Wow. I feel much smarter now – thanks Google! I have been so immersed in the academic environment for the past 5 years that I haven’t stopped to realize both how lucky and how talented we students are as a group of people in this country, and globally. Having realized this, and knowing that the rate for a master’s program must be that much lower, I’m still keeping my fingers crossed for being accepted. I just hope that I have eased someone else’s mind in the process of writing this!

– Sarah Topps





How to Make Money and Change the World

1 12 2009

Recently a good friend of mine and his family heard that I had never experienced an American Thanksgiving and were thoughtful enough to invite me down to visit with them for the weekend. Needless to say, the meal was decadent, and both the conversation and the wine were sparkling. [An extended thank you to the Vitek family!]

While I was down in the USA, my friend took me to meet some friends of his for a night out in small-town America. We visited a local bar, ate bagels slathered in cheese and spicy meats and chatted about our various university degrees and jobs. One of his friends, Tsewang, was a young woman from Nepal who I chatted with for an hour or so about international development and social entrepreneurship (two of my favourite topics!) as well as some less cumbersome subjects. At one point near the end of our conversation, I mentioned to her that I was hoping to start a pilot project for solar water disinfection (SODIS) in Angola next year, and she told me that, being from Canada, I ought to look up an organization called Dream Now“.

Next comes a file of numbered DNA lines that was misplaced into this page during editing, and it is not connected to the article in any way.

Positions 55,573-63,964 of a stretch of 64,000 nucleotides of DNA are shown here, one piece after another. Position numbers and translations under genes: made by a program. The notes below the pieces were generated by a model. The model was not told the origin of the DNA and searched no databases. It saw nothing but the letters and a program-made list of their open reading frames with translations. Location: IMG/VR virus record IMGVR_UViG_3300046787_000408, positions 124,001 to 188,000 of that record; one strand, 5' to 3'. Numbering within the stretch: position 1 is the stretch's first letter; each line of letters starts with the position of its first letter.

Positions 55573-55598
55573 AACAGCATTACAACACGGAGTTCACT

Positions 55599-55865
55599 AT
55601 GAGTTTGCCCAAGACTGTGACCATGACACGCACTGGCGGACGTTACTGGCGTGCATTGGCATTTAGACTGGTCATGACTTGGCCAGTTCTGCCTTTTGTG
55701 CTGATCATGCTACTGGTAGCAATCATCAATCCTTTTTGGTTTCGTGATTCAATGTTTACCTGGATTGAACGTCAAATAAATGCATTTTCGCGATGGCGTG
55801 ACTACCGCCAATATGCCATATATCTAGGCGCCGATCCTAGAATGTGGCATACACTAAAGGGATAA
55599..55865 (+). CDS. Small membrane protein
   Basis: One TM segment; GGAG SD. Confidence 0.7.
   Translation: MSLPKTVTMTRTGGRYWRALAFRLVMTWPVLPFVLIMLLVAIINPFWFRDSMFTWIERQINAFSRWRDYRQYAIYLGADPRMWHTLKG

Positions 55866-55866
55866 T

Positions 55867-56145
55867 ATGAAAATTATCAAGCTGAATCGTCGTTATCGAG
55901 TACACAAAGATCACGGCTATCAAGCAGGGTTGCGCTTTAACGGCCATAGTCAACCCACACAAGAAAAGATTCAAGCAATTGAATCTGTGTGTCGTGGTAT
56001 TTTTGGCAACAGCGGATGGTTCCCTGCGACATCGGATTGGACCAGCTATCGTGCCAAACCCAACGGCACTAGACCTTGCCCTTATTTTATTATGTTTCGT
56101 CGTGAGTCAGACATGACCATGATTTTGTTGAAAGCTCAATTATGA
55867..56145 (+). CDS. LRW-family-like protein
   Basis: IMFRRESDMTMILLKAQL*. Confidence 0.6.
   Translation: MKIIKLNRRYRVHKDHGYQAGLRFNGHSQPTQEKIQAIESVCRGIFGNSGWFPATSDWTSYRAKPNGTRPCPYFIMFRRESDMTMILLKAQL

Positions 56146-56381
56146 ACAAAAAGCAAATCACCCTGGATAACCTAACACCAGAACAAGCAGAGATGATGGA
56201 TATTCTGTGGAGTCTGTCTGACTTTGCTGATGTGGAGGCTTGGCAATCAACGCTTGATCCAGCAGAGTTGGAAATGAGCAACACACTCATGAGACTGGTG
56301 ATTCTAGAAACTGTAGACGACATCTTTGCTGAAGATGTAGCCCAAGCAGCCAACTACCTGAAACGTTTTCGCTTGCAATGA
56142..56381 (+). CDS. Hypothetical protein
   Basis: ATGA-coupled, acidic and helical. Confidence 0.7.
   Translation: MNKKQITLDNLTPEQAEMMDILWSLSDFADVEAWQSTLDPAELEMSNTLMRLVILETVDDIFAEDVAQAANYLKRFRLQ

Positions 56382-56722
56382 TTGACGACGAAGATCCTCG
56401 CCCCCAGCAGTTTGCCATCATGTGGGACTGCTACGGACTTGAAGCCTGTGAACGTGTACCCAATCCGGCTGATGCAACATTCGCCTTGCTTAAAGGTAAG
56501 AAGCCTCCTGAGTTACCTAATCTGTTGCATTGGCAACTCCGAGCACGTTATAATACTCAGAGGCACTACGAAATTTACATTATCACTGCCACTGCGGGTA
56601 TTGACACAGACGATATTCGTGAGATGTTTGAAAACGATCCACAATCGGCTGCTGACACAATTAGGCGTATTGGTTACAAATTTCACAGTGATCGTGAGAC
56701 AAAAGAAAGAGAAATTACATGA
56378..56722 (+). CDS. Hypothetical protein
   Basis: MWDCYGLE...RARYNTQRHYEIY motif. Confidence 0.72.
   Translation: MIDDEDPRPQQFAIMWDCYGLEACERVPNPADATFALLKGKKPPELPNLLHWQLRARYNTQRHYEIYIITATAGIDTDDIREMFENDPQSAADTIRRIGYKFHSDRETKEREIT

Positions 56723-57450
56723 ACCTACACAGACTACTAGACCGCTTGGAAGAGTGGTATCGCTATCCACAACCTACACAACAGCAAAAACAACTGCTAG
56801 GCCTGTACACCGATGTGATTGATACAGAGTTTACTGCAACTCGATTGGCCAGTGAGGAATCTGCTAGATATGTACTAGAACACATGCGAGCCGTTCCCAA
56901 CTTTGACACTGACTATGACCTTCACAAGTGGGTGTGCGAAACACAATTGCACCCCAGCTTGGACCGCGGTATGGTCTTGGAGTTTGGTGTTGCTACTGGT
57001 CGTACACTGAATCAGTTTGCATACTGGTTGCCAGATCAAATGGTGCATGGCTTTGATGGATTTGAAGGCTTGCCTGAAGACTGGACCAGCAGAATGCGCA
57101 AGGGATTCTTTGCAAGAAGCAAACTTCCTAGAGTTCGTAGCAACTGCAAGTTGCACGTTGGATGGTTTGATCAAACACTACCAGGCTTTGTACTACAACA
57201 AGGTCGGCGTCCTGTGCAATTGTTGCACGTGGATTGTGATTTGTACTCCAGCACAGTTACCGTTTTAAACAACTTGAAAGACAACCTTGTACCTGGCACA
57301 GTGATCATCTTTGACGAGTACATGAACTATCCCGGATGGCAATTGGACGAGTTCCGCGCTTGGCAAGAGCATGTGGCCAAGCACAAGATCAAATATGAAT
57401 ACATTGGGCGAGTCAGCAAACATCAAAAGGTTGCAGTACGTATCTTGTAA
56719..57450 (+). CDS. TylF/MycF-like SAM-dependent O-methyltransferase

After returning from the weekend, I had all but forgotten about her wonderful suggestion when I stumbled onto their website this afternoon. Reading descriptions about how they literally built blanket forts in various rooms across the country in order to facilitate comfortable discussion, I was absolutely intrigued. Ravenous for more of this truly out-of-the-box approach, I dug a little deeper on their website and discovered this jewel of a bookHow to Make Money and Change the World

Not only was it one of the most helpful and innovative books I have read on the subject of finding a job in our generation – it was free! Beautifully designed and available online for download, and redistribution, I thought – well! that’s my Christmas shopping done for every friend I have who’s about to graduate from international development! (On a fair note, being a student, I otherwise probably was just going to wish them Merry Christmas on their facebook walls or twitter, so this is quite the improvement as far as free gifts go...)

Occupation: Change the World

I highly recommend this book to anyone interested in working for positive change – either in international development, or other fields of social change.

– Sarah Topps